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Title: Regulation of on-tree vitamin E biosynthesis in olive fruit during successive growing years: The impact of fruit development and environmental cues
Authors: Georgiadou, Egli C. 
Goulas, Vlasios 
Ntourou, Thessaloniki 
Manganaris, George A. 
Kalaitzis, Panagiotis 
Fotopoulos, Vasileios 
Keywords: VTE5;Western blot;Antioxidant capacity;Relative transcription levels;Tocopherols;Vitamin E.
Category: Agricultural Biotechnology
Field: Agricultural Sciences
Issue Date: 16-Nov-2016
Publisher: Frontiers Research Foundation
Source: Frontiers in Plant Science, 2016, Volume 7, Article number 1656
DOI: 10.3389/fpls.2016.01656
Abstract: The term vitamin E refers to a group of eight lipophilic compounds known as tocochromanols. The tocochromanols are divided into two groups,that is,tocopherols and tocotrienols,with four forms each,namely α-,β-,γ-,and δ-. In order to explore the temporal biosynthesis of tocochromanols in olive (Olea europaea cv. ‘Koroneiki’) fruit during on-tree development and ripening over successive growing years,a combined array of analytical,molecular,bioinformatic,immunoblotting,and antioxidant techniques were employed. Fruits were harvested at eight successive developmental stages [10–30 weeks after flowering (WAF)],over three consecutive years. Intriguingly,climatic conditions affected relative transcription levels of vitamin E biosynthetic enzymes; a general suppression to induction pattern (excluding VTE5) was monitored moving from the 1st to the 3rd growing year,probably correlated to decreasing rainfall levels and higher temperature,particularly at the fruit ripening stage. A gradual diminution of VTE5 protein content was detected during the fruit development of each year,with a marked decrease occurring after 16 WAF. Alpha-tocopherol was the most abundant metabolite with an average percentage of 96.82 ± 0.23%,91.13 ± 0.95%,and 88.53 ± 0.96% (during the 1st ,2nd ,and 3rd year,respectively) of total vitamin E content in 10–30 WAF. The concentrations of α-tocopherol revealed a generally declining pattern,both during the on-tree ripening of the olive fruit and across the 3 years,accompanied by a parallel decline of the total antioxidant capacity of the drupe. Contrarily,all other tocochromanols demonstrated an inverse pattern with lowest levels being recorded during the 1st year. It is likely that,in a defense attempt against water deficit conditions and increased air temperature,transcription of genes involved in vitamin E biosynthesis (excluding VTE5) is up-regulated in olive fruit,probably leading to the blocking/deactivating of the pathway through a negative feedback regulatory mechanism.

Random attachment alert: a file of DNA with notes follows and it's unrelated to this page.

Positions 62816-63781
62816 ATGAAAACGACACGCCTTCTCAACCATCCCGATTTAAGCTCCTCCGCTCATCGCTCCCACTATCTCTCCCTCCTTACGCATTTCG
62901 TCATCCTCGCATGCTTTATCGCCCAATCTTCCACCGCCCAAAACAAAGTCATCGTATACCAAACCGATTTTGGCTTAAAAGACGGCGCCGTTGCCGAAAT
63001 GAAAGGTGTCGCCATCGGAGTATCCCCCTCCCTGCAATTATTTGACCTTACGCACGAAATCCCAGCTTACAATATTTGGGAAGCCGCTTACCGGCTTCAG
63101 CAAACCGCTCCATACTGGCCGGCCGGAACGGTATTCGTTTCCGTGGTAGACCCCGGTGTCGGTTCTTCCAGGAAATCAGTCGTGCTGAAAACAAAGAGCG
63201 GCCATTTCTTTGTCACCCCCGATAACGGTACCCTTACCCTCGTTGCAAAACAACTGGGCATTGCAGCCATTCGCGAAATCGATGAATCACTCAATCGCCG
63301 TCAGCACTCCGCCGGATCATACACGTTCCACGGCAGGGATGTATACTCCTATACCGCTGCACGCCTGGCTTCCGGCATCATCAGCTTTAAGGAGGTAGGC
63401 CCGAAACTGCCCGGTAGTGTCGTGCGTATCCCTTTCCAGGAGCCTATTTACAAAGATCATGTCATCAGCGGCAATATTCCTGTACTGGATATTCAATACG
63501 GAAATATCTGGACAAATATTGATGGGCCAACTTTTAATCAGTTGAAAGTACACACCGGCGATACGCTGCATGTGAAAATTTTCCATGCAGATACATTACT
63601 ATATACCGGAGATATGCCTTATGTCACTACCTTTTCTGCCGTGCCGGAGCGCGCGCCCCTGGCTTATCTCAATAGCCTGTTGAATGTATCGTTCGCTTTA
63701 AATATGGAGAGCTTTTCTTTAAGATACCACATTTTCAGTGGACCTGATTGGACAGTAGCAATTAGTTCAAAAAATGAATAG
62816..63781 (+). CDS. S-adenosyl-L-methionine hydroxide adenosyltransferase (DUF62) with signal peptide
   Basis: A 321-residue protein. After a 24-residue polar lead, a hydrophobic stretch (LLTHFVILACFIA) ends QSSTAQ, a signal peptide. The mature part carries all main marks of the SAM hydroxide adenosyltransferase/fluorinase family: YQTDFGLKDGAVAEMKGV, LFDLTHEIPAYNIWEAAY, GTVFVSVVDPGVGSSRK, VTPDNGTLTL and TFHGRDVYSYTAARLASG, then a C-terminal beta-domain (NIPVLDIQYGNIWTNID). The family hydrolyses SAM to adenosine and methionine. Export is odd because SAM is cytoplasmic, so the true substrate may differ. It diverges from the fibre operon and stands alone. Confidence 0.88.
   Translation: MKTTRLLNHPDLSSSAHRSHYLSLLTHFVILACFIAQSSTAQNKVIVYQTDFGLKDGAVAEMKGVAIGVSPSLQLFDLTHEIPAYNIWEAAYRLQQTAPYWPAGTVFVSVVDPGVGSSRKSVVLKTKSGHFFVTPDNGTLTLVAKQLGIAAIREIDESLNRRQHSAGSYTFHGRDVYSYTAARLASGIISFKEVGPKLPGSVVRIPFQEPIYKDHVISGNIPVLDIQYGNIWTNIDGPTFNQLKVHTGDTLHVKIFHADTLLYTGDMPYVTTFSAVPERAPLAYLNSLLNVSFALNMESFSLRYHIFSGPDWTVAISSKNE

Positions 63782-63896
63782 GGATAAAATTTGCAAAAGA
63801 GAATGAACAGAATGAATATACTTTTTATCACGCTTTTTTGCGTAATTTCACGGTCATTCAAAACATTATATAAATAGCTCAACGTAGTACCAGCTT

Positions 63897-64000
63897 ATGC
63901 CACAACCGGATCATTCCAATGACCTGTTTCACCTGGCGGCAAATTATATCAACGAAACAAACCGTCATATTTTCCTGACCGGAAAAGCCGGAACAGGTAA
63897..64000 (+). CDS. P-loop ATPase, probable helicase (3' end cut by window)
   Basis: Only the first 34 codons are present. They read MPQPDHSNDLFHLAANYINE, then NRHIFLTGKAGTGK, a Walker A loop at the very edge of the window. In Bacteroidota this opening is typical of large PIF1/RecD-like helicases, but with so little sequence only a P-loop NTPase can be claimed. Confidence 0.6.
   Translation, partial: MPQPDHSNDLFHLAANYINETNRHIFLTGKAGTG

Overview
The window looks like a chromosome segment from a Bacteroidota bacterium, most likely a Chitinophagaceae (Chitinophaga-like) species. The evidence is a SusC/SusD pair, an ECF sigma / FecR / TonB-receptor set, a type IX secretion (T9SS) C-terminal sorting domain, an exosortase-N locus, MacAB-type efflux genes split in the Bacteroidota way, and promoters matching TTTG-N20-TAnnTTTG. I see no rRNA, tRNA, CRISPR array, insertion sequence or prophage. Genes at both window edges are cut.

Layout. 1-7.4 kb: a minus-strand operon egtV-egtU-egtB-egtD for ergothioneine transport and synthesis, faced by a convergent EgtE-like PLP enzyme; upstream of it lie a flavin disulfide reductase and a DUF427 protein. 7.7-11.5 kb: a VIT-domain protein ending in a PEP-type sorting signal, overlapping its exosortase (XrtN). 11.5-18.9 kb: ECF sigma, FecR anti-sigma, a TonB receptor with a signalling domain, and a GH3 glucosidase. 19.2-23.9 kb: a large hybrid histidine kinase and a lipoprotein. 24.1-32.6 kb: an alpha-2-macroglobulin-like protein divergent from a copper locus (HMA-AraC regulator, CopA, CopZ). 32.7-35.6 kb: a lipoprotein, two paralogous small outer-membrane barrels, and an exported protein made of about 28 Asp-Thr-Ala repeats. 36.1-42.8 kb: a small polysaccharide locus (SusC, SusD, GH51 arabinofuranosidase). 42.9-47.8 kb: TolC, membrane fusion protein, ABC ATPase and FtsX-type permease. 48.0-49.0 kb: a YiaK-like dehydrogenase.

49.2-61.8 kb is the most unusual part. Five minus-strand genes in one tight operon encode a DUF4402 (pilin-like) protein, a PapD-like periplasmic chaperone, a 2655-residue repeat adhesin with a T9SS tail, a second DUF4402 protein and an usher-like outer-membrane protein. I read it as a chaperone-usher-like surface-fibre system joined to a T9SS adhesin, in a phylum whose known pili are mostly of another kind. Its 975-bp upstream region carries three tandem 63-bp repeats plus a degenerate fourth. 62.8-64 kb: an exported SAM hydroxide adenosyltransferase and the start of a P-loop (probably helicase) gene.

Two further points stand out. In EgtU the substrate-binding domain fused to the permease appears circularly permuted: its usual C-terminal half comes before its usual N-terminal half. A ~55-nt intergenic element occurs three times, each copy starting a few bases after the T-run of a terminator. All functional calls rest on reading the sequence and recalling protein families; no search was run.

ISSN: 1664462X
Rights: © 2016 Georgiadou,Goulas,Ntourou,Manganaris,Kalaitzis and Fotopoulos.
Type: Article
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